Generally leg of Lamb is popular at such moments and, as I have mentioned before, Greek cooking springs (!) to mind at this time. One of my favourite roasts would be Lamb with Orzo pasta. This pasta is rice shaped, so the dish comprises of a kind of tomato-y risotto with caramelised onions, carrots and slices of delicious garlic studded roast lamb on top. Fantastic. The Orzo pasta can be a little tricky to get hold of and I have no idea how the origins of this Greek dish has pasta at the heart of it, but the Venetians invaded Crete at some point so maybe that fact is relevant. I’ve had a surf about and can’t find the exact recipe (I need to have a search through my Mother’s recipe book shelves to offer something here) but greek lamb with orzo from the bbc/food website will provide something similar.

So authentic risotto it is instead. The whole point of this dish is to use up leftovers. I love this type of cooking. The Italians have lots of dishes which have origins addressing this domestic issue. Salads, pasta sauces, pizza and risottos merely scratch the surface. I am assuming you have some left over roast lamb lying around for this.

  • Pick off some of the meat, to be honest you don’t need loads as the flavour is strong, and shred/chop into bite size pieces or smaller.
  • If you have any lamb gravy left over, pour/spoon into a saucepan and top up with water to give 600ml or 1 pint of stock. A vegetable stock cube will work here too. Get the stock simmering gently on the back of the hob.
  • In a large, heavy bottomed saucepan, fry a chopped onion in a slug of olive oil. Cook gently to the transparent stage and then add a finely chopped stick of celery and included some chopped leafy parts too, cook that for a minute or two and add a crushed clove of garlic.
  • Then add 200g of risotto rice, Arborio or Carnaroli and stir continuously until the rice is coated well with the oil. Now you can add a slug of white wine or Vermouth at this stage or just start adding the simmering stock, a couple of ladles full at a time. Stir continuously and once the liquid has been absorbed, add a couple more, stir continuously and continue in this fashion for about 10 minutes or so.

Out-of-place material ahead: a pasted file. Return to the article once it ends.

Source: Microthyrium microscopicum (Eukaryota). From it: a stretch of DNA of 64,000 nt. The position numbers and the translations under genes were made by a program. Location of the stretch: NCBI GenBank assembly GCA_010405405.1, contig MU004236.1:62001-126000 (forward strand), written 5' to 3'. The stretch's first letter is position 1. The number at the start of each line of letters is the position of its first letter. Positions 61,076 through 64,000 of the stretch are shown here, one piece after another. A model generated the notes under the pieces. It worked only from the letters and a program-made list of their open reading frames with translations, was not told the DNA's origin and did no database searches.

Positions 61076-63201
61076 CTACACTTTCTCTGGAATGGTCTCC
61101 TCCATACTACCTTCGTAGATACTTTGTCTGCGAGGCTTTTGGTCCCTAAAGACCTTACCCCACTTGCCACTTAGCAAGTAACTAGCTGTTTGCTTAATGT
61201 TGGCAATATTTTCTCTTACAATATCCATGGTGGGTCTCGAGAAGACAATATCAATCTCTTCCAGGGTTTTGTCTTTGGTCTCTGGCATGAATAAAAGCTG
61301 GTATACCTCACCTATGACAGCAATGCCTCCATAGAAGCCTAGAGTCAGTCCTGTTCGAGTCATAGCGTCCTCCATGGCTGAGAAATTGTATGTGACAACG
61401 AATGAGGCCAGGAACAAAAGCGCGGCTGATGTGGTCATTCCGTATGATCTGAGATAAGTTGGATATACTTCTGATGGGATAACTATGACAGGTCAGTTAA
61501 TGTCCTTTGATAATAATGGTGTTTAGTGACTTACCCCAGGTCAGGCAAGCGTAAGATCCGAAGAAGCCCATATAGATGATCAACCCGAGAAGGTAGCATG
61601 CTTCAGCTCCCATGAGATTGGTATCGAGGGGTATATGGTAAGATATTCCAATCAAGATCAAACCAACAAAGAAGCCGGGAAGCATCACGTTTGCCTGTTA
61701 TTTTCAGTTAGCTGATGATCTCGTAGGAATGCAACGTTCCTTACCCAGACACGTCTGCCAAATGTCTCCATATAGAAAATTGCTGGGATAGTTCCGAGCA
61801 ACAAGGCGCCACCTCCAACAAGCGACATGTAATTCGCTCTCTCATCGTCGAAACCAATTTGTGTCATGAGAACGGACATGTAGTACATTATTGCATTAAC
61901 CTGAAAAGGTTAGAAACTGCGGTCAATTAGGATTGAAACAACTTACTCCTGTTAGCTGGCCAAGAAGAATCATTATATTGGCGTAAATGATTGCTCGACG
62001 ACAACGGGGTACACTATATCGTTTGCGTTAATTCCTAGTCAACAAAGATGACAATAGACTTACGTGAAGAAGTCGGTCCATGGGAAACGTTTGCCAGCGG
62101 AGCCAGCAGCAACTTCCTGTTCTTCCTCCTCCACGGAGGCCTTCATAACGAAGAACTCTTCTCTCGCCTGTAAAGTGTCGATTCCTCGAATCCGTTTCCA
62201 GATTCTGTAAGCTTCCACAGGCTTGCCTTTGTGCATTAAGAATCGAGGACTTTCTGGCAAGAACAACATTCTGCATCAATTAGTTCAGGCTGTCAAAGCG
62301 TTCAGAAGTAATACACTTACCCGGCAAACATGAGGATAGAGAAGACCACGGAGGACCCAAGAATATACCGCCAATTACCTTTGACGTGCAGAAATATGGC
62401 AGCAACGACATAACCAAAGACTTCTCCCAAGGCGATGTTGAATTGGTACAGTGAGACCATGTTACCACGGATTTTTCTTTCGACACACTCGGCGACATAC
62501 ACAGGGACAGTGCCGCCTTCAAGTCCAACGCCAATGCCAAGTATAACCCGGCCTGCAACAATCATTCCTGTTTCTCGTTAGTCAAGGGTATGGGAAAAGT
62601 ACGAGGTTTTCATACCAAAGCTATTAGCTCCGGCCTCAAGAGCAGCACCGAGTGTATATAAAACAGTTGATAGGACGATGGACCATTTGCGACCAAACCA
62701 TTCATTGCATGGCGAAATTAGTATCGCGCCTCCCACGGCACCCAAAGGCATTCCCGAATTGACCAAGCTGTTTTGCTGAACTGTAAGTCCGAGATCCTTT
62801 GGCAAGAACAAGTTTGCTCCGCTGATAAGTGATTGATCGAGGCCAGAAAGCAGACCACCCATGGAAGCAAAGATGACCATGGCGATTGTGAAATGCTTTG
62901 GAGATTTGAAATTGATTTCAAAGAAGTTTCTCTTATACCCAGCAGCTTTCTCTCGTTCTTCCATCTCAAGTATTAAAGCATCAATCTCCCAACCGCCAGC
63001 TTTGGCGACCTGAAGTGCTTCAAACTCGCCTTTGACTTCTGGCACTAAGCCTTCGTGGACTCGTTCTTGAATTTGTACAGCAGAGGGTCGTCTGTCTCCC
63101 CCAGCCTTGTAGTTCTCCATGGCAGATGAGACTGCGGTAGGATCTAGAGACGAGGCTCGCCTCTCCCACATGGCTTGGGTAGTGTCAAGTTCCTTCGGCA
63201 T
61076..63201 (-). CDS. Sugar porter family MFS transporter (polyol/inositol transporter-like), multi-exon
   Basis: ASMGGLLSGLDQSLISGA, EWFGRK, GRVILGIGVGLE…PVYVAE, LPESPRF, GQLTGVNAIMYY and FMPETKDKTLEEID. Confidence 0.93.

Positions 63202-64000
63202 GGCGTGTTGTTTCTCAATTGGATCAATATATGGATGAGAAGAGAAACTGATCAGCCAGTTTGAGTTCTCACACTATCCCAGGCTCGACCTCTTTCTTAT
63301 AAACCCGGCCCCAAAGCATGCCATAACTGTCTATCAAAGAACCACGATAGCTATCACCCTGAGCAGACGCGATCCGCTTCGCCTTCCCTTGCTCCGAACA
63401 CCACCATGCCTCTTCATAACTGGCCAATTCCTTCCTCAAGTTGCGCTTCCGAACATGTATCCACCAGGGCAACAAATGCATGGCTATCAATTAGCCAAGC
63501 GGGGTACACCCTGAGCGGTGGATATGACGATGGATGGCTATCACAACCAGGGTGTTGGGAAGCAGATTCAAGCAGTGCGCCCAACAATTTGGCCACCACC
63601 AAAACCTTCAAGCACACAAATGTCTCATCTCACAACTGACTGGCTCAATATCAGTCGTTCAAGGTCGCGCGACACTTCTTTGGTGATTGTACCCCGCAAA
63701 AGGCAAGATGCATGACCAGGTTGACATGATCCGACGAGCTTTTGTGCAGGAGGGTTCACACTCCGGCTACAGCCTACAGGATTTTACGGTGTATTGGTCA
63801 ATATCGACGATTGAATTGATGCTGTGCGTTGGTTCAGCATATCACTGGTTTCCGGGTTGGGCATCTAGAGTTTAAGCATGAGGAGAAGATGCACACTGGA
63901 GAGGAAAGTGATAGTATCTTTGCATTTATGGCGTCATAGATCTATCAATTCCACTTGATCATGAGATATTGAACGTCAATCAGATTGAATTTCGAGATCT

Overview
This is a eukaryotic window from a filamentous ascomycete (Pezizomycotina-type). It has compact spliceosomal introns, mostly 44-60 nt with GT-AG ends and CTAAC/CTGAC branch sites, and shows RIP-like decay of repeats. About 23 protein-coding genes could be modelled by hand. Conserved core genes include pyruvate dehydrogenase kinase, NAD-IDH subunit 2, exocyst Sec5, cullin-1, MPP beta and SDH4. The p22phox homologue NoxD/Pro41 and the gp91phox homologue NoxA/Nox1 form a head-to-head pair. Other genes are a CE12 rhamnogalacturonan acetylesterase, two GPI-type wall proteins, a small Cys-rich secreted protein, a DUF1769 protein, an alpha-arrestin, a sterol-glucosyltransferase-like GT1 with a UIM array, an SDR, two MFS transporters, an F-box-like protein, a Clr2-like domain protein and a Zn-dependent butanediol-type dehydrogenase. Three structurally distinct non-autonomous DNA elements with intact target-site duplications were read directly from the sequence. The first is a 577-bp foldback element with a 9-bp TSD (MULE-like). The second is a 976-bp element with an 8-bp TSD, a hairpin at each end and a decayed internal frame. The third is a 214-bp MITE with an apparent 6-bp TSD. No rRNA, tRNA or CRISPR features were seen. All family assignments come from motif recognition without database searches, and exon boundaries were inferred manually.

• Add your lamb, a good handful of frozen peas or so and a grating of parmesan, continue cooking in the gently simmering state for another 5 minutes or so until the rice, when sampled still has a little bite but appears to be almost done, the lamb is piping hot and the peas are tender.
  • At this point check for seasoning and add salt and pepper  to taste, a knob of unsalted butter, a good grating of parmesan if you wish, and a good tablespoon of fresh and finely chopped mint. Stir all that round for a minute or two and then ladle into bowls. This serves 2 adults.
  • Present the bowls with a little more grated parmesan and black pepper.

If you run out of stock before the rice is cooked just continue with recently boiled water from the kettle. This would also be good with ham from the Ham up and try it post! I will post more risotto recipes soon as I still haven’t brought you ‘Running Buddy 2 s’ ‘ yet.

Veg Box Fruit Salad

So one of those food marriages I’d never stopped to think about until was pointed out to me by the fabulous Rachel Allen, she gives a great fruit salad recipe with a herby twist in her wonderful book on which the following is based.

 

Veg/fruit boxes at this time of year are groaning under the weight of a curious mixture of pears and oranges (amongst other things).

 Therefore try the following: peel and chop a pear, slice the ends and the peel and pith from a couple of oranges (stand the oranges, once the tops and bottoms have been removed, on a chopping board and using a sharp knife cut down round the orange flesh removing just the peel and pith). Remove the segments of flesh with the knife by cutting adjacent to the segment membranes. This all sounds far more complicated than it actually is. Alternatively, peel oranges, separate segments and cut each segment in half. Add to the pear, add a little fruit juice or the juice released from the cut up oranges, or both and then add a small amount of finely chopped fresh mint. Either you are lucky enough to have some in the garden, or like me you bought some for a curry a week ago and the rest of the packet is languishing in the fridge. Mix together and eat at any time of day but particularly good at breakfast.

The first time I tried this I also added grapefruit and grapes. Citrus seems to be the key here, but also tropical either juice or actual fruit.

Rachel Allen’s book is still in print (Collins, 2009), and if you hang around here long enough you will see I refer to her often. She has a fantastically, simple style often needing few ingredients to pack a punch. A true food hero of mine.